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More signs of easing of global financial cris -

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PETER CAVE: In another sign the global financial crisis may be easing, many big US banks have been
given the all clear to repay the billions of dollars they received in government bail-out money.

The US Treasury says that 10 of America's largest banks can repay a total of $85-billion.

The big corporations want the Government to take back their money and allow them to go back to
their old free market ways, without government intervention.

Among them is the News Corporation chief executive Rupert Murdoch, who says that President Obama's
interventionist policies are "dangerous".

Washington correspondent Michael Rowland reports.

MICHAEL ROWLAND: Many American banks were reluctant recipients of government assistance and for
months they've been almost begging the Treasury to take the money back.

Many bank boards have bristled at the various conditions attached to the taxpayer cash, in
particular, government oversight of executive salaries and bonus payments.

The Treasury secretary Timothy Geithner has now decided banking giants like JP Morgan and Morgan
Stanley are sturdy enough to return the money.

TIMOTHY GEITHNER: I think you have a financial system that is substantially stronger than it was
two, three, six, nine months ago, and is in a much better position to provide the credit necessary
to help us get through this recession and get back on a growth path again.

MICHAEL ROWLAND: The repayments will widen the gap between those banks deemed to be healthy and
those still on government life support.

But with many of the big banks rushing to repay the Government, calls are mounting in the US
Congress for an end to the taxpayer-funded rescue efforts.

Texas Republican Jeb Hensarling says the Troubled Asset Relief Program, or TARP, has put the US on
the slippery slope to socialism.

JEB HENSARLING: Well, I think it's time to terminate TARP. I think TARP has morphed into something
that it was not meant to be.

Originally it was passed to be an instrument of financial stability, of taxpayer protection. Now
all of a sudden it's being used to essentially purchase the largest automakers in the US.

I fear it is becoming an instrument of social, and political, and economic change for the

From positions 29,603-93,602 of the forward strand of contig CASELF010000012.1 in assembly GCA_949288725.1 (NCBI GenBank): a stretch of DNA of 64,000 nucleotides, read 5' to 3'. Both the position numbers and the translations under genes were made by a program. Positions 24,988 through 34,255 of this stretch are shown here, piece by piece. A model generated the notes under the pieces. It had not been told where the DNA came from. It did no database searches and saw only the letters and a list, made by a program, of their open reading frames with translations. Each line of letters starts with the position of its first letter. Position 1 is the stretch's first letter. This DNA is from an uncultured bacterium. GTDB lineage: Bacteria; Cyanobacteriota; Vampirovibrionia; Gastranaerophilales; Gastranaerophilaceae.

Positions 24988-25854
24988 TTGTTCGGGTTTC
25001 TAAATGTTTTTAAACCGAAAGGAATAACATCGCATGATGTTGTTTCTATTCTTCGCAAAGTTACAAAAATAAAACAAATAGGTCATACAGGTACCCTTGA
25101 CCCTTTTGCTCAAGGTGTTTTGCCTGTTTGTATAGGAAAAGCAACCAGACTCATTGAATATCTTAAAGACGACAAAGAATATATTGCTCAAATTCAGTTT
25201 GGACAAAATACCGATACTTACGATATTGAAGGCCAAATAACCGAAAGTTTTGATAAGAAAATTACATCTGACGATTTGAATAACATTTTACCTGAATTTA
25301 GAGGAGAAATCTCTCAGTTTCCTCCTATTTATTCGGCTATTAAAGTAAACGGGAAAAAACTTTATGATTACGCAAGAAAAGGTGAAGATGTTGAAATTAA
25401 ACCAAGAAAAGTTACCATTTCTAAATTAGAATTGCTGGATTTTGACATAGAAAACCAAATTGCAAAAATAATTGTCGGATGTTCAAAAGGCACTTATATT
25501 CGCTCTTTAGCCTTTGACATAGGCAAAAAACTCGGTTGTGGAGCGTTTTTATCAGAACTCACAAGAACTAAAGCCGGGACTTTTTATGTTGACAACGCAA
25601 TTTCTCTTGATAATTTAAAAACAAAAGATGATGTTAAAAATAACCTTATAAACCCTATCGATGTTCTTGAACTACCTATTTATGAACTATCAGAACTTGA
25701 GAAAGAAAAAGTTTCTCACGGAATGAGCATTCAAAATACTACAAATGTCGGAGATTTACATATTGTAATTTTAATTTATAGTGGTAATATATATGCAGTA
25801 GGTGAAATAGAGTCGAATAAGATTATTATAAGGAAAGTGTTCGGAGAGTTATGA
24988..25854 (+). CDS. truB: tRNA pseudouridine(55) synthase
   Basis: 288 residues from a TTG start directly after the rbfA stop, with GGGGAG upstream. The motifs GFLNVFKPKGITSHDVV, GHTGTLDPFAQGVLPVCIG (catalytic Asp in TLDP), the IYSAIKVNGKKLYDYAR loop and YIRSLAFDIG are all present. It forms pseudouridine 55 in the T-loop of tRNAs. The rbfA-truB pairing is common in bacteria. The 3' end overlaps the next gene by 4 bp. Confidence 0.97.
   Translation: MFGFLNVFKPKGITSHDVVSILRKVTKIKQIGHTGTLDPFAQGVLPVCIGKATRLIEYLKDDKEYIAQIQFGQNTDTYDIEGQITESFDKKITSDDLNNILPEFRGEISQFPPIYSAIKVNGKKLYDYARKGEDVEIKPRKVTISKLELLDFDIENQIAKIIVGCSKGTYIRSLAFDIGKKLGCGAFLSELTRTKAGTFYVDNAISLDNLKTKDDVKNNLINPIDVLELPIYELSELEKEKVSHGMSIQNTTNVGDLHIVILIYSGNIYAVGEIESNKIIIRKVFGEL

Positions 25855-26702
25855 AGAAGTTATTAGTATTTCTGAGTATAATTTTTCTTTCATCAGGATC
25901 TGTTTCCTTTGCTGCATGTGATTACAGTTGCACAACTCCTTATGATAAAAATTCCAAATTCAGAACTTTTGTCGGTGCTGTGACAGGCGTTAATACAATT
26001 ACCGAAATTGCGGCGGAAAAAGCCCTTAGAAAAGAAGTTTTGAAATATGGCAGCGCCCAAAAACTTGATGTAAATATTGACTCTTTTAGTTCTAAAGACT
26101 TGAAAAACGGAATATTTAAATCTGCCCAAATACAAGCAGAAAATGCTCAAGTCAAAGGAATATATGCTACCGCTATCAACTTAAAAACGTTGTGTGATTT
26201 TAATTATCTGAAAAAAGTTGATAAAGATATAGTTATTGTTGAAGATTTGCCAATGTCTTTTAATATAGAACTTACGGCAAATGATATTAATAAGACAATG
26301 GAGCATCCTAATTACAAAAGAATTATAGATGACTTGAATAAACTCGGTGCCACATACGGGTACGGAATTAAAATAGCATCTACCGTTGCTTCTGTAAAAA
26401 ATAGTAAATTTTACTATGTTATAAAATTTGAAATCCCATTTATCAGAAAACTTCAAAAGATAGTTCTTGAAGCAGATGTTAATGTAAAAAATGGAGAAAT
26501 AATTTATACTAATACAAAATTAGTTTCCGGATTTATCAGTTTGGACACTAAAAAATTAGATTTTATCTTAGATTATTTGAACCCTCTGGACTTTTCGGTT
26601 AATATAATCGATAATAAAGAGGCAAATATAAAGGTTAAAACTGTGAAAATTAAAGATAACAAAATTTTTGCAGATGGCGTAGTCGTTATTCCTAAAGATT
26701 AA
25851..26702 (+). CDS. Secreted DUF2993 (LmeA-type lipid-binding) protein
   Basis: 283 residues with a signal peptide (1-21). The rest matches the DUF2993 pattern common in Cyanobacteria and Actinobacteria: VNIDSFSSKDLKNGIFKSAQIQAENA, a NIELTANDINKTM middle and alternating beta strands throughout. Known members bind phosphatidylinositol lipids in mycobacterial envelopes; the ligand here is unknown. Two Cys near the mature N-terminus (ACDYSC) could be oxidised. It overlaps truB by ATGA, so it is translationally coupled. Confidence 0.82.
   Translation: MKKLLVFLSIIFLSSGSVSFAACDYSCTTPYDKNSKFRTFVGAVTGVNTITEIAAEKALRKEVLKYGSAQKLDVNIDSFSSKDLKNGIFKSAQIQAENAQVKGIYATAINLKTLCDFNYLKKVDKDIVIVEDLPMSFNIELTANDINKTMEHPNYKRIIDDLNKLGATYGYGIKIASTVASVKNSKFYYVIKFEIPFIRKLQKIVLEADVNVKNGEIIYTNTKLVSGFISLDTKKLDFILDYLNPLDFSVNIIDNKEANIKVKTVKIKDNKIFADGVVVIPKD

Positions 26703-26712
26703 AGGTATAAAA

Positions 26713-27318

administration.

The American people are tired of bail-out mania.

MICHAEL ROWLAND: It's a view shared by News Corporation chairman Rupert Murdoch, who's fretting
about what he sees as Barack Obama's embrace of big government.

RUPERT MURDOCH: He's made no secret of that and I think that's dangerous.

We've done very well with, I believe, with low taxes and less government, if possible.

MICHAEL ROWLAND: Meanwhile the woman charged with overseeing the Government bail-out program fears
the financial shocks are far from over.

Elizabeth Warren wants the banks to undergo another round of so-called stress tests to determine
how they'd withstand a worsening US economy.

The last round of tests found 10 of America's biggest banks faced a $94-billion capital shortfall.

Ms Warren points out the tests were carried out on the assumption the US jobless rate would not
exceed 9 per cent.

It's just climbed to 9.4 per cent and could hit double digits by the end of the year.

ELIZABETH WARREN: We've already blown past the worst case scenario on unemployment.

That means it's time to rerun those numbers and find out if the stress test is strong enough to
give us a good prediction, and tell us that these financial institutions are solid, even if
unemployment is higher than the model predicted.

MICHAEL ROWLAND: And Ms Warren says any future balance sheet examinations should much more
transparent than the ones carried out in secret at the start of the year.

PETER CAVE: Our Washington correspondent Michael Rowland with that report.